This OPP photo is an example of an impact to a guardrail terminal where substantial energy was dissipated in a controlled manner.

There are not very many success stories being observed when it comes to vehicle impacts with guardrail terminals. Yesterday the Ontario Provincial Police uploaded a photo on their twitter account showing a potentially successful impact. The problem is, the driver still sustained serious injuries.

What is visible in the OPP photo is that the barrier bar has been split into individual sections and these sections have deformed into individual, curled ribbons. This is the type of deformation that causes the kinetic energy of an impacting vehicle to be dissipated in a controlled manner. Although there is damage to the front end of the vehicle that damage is moderate as exemplified by the lack of crush to the hood, no significant deformation around the left front wheel well, and the A-pillars are in their pre-crash state. So both the exterior of the vehicle and the barrier would appear to have done their job in working together to dissipate energy in a controlled manner. Such a combined dissipation means that the vehicle decelerates over a longer time and distance and therefore there is greater opportunity for the safety systems in the vehicle interior to perform in further reducing the severity of the forces exerted on the driver’s body.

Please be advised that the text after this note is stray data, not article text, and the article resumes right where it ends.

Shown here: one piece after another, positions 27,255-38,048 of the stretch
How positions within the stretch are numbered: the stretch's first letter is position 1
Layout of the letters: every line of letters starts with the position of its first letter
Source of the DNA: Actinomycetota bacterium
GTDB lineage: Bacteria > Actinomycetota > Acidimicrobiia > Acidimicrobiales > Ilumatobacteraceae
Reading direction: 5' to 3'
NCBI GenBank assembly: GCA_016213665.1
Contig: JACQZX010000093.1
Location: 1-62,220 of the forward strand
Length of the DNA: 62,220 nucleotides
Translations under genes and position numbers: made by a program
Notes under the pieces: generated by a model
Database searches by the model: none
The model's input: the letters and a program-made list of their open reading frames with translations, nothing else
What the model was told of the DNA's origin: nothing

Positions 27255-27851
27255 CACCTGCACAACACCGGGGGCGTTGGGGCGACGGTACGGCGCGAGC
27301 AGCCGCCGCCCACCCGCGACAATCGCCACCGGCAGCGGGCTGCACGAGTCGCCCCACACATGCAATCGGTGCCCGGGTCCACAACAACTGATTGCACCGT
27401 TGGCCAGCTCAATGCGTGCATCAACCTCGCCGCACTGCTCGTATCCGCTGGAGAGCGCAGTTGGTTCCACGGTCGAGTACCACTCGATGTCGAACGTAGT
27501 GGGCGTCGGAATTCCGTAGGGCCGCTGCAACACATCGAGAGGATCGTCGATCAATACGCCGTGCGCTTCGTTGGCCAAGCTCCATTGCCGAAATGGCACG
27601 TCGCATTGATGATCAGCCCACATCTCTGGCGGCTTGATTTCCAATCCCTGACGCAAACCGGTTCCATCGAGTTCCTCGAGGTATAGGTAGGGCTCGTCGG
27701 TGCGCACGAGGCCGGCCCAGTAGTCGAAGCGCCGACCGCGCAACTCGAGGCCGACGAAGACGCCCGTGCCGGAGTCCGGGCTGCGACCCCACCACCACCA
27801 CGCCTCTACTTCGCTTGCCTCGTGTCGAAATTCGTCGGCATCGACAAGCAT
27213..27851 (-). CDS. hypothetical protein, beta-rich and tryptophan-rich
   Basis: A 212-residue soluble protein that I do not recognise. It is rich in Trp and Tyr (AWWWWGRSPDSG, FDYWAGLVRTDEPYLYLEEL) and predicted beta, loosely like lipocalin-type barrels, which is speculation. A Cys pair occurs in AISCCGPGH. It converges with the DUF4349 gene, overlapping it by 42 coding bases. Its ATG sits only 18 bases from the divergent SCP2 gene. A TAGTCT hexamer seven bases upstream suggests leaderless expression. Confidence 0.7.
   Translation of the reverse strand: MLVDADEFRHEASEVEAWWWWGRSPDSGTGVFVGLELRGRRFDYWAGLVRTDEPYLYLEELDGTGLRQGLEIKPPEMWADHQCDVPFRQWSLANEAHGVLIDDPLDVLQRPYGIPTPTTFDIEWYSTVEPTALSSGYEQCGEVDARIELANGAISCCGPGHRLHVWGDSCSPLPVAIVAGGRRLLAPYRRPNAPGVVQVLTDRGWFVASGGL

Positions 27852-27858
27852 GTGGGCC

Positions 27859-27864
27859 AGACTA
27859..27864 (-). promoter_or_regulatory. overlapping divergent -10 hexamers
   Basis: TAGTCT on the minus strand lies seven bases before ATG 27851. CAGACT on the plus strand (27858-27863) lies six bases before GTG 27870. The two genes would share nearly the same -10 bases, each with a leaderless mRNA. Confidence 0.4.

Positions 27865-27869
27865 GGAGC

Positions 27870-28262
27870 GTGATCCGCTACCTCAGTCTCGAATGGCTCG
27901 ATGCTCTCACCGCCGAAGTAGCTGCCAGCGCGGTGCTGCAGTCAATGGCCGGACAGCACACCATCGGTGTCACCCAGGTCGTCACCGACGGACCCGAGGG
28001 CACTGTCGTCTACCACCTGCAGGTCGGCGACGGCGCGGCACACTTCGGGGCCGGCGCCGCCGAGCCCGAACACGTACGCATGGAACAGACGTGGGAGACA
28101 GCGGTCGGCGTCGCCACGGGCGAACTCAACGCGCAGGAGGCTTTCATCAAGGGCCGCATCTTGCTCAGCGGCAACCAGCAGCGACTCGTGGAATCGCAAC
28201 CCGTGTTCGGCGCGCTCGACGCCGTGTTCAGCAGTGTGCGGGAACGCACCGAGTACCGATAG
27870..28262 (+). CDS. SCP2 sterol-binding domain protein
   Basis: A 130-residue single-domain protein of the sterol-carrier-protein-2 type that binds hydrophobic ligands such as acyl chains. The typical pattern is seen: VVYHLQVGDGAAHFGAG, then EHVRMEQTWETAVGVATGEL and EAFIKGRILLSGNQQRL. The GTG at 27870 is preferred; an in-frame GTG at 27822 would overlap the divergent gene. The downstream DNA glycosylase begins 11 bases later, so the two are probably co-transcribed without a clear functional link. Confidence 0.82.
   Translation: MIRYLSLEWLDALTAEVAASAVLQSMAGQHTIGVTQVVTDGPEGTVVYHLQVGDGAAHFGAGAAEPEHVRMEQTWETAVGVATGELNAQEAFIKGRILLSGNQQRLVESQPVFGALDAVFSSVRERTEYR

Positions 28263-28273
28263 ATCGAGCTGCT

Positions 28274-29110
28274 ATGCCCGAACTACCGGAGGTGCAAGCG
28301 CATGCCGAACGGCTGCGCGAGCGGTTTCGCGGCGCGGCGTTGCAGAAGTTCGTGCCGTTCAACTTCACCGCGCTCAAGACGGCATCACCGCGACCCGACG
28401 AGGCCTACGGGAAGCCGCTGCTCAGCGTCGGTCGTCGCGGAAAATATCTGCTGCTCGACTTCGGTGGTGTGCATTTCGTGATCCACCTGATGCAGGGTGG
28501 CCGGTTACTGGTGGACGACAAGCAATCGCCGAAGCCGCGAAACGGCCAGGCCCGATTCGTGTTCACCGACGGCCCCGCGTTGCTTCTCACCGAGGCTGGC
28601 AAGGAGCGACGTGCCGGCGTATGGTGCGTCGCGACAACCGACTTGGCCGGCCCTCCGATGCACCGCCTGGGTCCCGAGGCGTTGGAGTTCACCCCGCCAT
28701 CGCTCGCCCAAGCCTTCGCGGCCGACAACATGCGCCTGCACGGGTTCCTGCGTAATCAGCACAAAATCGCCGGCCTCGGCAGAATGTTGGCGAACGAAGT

So there is a little bit of mystery as to why the 81-year-old female driver of this vehicle sustained serious injury. It is not unusual to note that as persons age they are more frail and are prong to higher severities of injury than a younger person. But even so the severity of the forces that should have been exerted in this crash would be quite low provided that the interactions with the seat-belt and air bag systems were as expected.

This is another example where further probing is needed to determine what the specific injuries were and if they are the type that can be deemed acceptable. As an example, rib fractures might take place which are adjacent to each other and, because there is more than one fracture it ups the severity level of injury according to scales such as the Abbreviated Injury Scale (AIS). Yet if the driver had weak bones due to arthritis those injuries might be deemed understandable if they are not comminuted or displaced.

It is explanations such as these that can inform the public of the status of the safety systems around them and whether they are performing properly.